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The Doctor says organic

December 14, 2015 at 5:23 PM  •  Posted in Why say organic? by  •  0 Comments

We visited Dr Bhatnagar at his Homeopathic Clinic in Krishna Nagar, East Delhi. Articulate, energetic and with decades of medical experience, Dr Bhatnagar is by turns informative, cheery and extremely knowledgeable. For over 38 years, he’s been helping thousands of patients beat cancer.

Renowned as a cancer centre with an unparalleled rate of success, his Homeopathic Clinic is thronged by patients from 9 am onwards till evenings. Three outpatient departments, a canteen and a pathology lab stand testament to the doctor’s, and his patients’, successful cures. Tremendously busy, Dr Bhatnagar still found time to chat with us about why he recommends organic food and how cancer, pollution and more are affecting us today.

Chemicals everywhere

“In the 1960s, we rarely saw cancer cases – perhaps one in a thousand. Now, out of ten patients, seven are cancer-stricken. There’s no age group or region bias – they’re of all ages and from all over India and the world too.”

To illustrate his point during a conversation, Dr Bhatnagar pulls out a video of the debris that shows up when they clean the room’s AC filter. Particles 1/100th the size of a hair strand form a black muck which clogs the AC filter is just one example of Delhi’s existing pollution levels. He says that today, there is extreme and excessive use of chemicals – in our food, in our vegetables, the very air we breathe and in the form of medicines which are used as preventative aids.

He says, “Chemicals corrupt the cells of the human body by disrupting the nutritional absorption process.” He also believes that people don’t understand the importance of knowing where their veggies are coming from. “It’s fairly common to see green leafy veggies like palak grown near the Yamuna which is filled with industrial chemicals. There’s no need of fertiliser and they grow very fast – but they also absorb lead, cadmium and benzene which are in that water. Also when people carry hot liquids like tea in polythene, the plastic reacts with the heat and becomes carcinogenic. Sudan II dye powder is mixed with chilli powder for the sake of profit; without thinking about how people will be affected. Formaldehyde is used as a preservative in milk, meat and fish; again to a chemically damaging effect.”

Dr Bhatnagar says organic

“Organic food is very good for health. It’s the future – it’s our future. It’s also in our tradition and we need to return to non-pesticide laden food as soon as possible.”

He grows a variety of veggies on his terrace, and greens as well – from palak, methi, bathua and dhania to pudina, he’s got huge pots of them. He points out fat radishes, saying “Look it’s so easy to grow them, they grow quickly too.”

He smiles and says that he only shops at I Say Organic for fruits and other vegetables and tells us he’s sent many a customer our way. “Prevention is better than cure. Eating healthily and eating organic can help you more than any medicines – because you’re preventing the problem.” He encourages organic produce in every form, also encouraging people to find out how authentic the claims of organic food are. Likening the human body to an engine, he says that only when you feed it pure fuel, will the engine run well.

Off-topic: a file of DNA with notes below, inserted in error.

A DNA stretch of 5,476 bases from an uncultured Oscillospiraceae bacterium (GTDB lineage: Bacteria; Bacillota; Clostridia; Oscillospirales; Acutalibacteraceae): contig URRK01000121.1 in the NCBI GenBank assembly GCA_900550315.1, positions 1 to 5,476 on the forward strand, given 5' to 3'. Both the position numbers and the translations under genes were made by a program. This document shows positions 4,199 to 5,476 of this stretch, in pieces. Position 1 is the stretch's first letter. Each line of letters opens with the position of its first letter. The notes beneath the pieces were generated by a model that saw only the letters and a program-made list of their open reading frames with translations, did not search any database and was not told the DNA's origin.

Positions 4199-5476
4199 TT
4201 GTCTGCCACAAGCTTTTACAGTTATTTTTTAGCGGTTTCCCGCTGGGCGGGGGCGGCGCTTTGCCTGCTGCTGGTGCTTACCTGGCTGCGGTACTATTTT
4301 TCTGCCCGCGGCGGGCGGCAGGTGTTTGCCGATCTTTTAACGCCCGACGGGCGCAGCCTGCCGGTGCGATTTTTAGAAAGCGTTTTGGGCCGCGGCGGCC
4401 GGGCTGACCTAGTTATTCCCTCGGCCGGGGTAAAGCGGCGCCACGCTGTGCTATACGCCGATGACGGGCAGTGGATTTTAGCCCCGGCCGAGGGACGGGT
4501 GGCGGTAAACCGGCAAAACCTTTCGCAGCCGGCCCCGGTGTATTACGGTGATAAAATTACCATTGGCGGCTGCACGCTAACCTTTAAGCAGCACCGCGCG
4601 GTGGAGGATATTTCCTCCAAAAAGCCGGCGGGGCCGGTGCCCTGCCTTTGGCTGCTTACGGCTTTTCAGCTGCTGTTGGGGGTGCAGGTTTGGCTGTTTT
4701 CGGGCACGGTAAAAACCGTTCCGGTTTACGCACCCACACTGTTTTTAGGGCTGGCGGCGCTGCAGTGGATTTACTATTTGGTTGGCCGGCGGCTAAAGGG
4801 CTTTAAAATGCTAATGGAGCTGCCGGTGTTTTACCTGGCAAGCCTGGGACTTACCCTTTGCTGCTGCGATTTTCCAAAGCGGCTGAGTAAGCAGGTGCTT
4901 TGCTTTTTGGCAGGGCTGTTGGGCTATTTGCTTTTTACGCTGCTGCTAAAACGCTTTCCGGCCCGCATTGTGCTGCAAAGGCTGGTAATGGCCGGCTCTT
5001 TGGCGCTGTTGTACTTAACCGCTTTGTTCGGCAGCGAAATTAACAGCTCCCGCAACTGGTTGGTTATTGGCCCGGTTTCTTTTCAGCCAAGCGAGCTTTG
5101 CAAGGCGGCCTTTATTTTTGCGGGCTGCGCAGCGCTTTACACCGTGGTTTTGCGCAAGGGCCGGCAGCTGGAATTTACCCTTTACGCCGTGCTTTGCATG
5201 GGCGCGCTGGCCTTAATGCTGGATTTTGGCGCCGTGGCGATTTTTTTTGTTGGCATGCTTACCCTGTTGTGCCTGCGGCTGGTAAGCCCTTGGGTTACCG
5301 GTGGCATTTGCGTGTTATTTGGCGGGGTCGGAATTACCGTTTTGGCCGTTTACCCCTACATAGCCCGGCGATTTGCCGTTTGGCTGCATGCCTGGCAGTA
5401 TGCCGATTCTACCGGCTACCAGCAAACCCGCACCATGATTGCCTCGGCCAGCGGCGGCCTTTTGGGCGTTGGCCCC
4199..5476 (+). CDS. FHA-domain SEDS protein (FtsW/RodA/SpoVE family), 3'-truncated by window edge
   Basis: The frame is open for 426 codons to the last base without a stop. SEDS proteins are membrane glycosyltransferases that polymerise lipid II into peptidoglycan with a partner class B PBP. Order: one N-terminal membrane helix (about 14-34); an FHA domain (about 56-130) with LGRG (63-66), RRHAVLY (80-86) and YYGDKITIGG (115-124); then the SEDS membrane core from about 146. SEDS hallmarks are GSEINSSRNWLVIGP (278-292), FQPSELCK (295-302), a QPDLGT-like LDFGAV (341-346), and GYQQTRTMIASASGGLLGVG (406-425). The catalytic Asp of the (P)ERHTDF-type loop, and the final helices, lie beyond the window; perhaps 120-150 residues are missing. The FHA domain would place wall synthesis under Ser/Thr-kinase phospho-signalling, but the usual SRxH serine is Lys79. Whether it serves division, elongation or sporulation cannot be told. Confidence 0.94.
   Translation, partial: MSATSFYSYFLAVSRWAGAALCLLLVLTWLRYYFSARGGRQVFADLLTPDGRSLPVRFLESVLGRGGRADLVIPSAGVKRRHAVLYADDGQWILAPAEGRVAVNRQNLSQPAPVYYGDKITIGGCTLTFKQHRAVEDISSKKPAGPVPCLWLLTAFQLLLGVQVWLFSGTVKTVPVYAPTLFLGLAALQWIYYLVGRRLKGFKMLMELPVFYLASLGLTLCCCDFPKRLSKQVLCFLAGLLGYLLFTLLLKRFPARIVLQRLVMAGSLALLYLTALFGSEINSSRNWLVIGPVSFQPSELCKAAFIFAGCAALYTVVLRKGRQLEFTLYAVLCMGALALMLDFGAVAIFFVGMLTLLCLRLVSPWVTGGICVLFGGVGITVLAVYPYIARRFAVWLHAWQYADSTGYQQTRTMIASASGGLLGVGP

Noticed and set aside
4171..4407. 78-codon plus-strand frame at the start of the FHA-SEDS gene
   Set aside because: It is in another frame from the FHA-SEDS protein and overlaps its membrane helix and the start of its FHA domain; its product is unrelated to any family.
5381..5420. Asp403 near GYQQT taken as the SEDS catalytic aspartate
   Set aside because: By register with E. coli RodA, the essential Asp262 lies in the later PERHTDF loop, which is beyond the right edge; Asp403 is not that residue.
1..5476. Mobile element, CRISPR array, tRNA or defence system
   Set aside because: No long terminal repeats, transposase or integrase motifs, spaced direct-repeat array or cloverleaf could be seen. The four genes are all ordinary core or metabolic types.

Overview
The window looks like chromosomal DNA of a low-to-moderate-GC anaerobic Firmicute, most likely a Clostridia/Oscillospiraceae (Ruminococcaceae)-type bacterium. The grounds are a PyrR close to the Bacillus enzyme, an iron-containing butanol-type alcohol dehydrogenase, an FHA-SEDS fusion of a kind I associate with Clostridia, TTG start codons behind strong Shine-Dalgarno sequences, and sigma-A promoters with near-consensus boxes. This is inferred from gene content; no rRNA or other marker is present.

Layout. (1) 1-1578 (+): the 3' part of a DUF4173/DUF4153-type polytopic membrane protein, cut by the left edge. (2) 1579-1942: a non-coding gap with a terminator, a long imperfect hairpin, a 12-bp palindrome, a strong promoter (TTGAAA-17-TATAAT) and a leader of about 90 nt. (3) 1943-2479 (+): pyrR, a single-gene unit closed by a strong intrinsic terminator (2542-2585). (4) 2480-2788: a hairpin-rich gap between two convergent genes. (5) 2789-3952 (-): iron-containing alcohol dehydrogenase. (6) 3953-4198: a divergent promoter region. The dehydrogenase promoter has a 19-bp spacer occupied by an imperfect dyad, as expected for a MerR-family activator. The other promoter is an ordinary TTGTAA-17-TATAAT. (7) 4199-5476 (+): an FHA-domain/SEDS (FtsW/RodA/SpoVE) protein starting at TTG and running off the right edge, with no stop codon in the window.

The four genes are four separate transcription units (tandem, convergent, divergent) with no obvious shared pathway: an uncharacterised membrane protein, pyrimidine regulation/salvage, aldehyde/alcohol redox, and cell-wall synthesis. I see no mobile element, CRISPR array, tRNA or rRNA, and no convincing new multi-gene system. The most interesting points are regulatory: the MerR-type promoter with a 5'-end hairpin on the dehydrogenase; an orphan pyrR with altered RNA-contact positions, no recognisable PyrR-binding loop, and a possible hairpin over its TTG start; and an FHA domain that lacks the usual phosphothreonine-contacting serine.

At his clinic

Selflessly, Dr Bhatnagar firmly says that it’s most important to treat the patient, regardless of which branch of medicine you follow. Dr Bhatnagar himself practices homoeopathy, the herbal-extract-based medicine that is diluted with water. However he does acknowledge the contribution and support he has had from allopathic doctors.

With a computerised system and direct entry with a tablet and stylus, Dr Bhatnagar is very tech savvy. He also records videos about his patients on his iPad as reference material.

He says that he gets three types of patients – the very poor who come to him as they cannot afford expensive chemotherapy treatments, the highly educated who are aware of the side effects of modern medicine, and the patients who have been told there is no hope.

Patients sitting there attest gratefully to the miraculous cures they’ve experienced. Some talk about being given only 90 days to live by modern medical practitioners, and being cured in those same 90 days by Dr Bhatnagar. Internet reports surface with stories of people giving up hope – and finding new life at Dr Bhatnagar’s clinic.

Perhaps part of his drive comes from his experience working with Mother Teresa, working on leprosy patients and treating over 28,000 people, mixing medicines for them and helping heal them. He praises all medicinal techniques, saying that diagnostic methods like radiology are needed to correctly tell more about the cancer in a patient’s body. He also says that treatments like chemo and surgery have their place – for example, breast cancer is best treated by surgery.

How is I Say Organic different

“The taste of organic food is completely different. Those of us who remember the taste of pesticide-free food can feel the difference.”

Dr Bhatnagar finds it amusing when people are more worried about the looks of their food than the taste. “Organic vegetables are not uniform in the way they look – the taste is more important; forget about glossiness,” he advises.

I Say Organic. I Say Dr Bhatnagar rocks.

As we were leaving, we asked him why he didn’t leave Delhi if it was so poisonous to live in. Almost immediately, he looks at all the patients around, many from lower income groups who come here because of his deliberately subsidised fee, and asks us how he can leave. How will all these people go on, he asks. We’re struck by his sense of responsibility and commitment to help others. He smiles and says, “Everyone lives for themselves, you should try living for others, it’s a lot of fun!”



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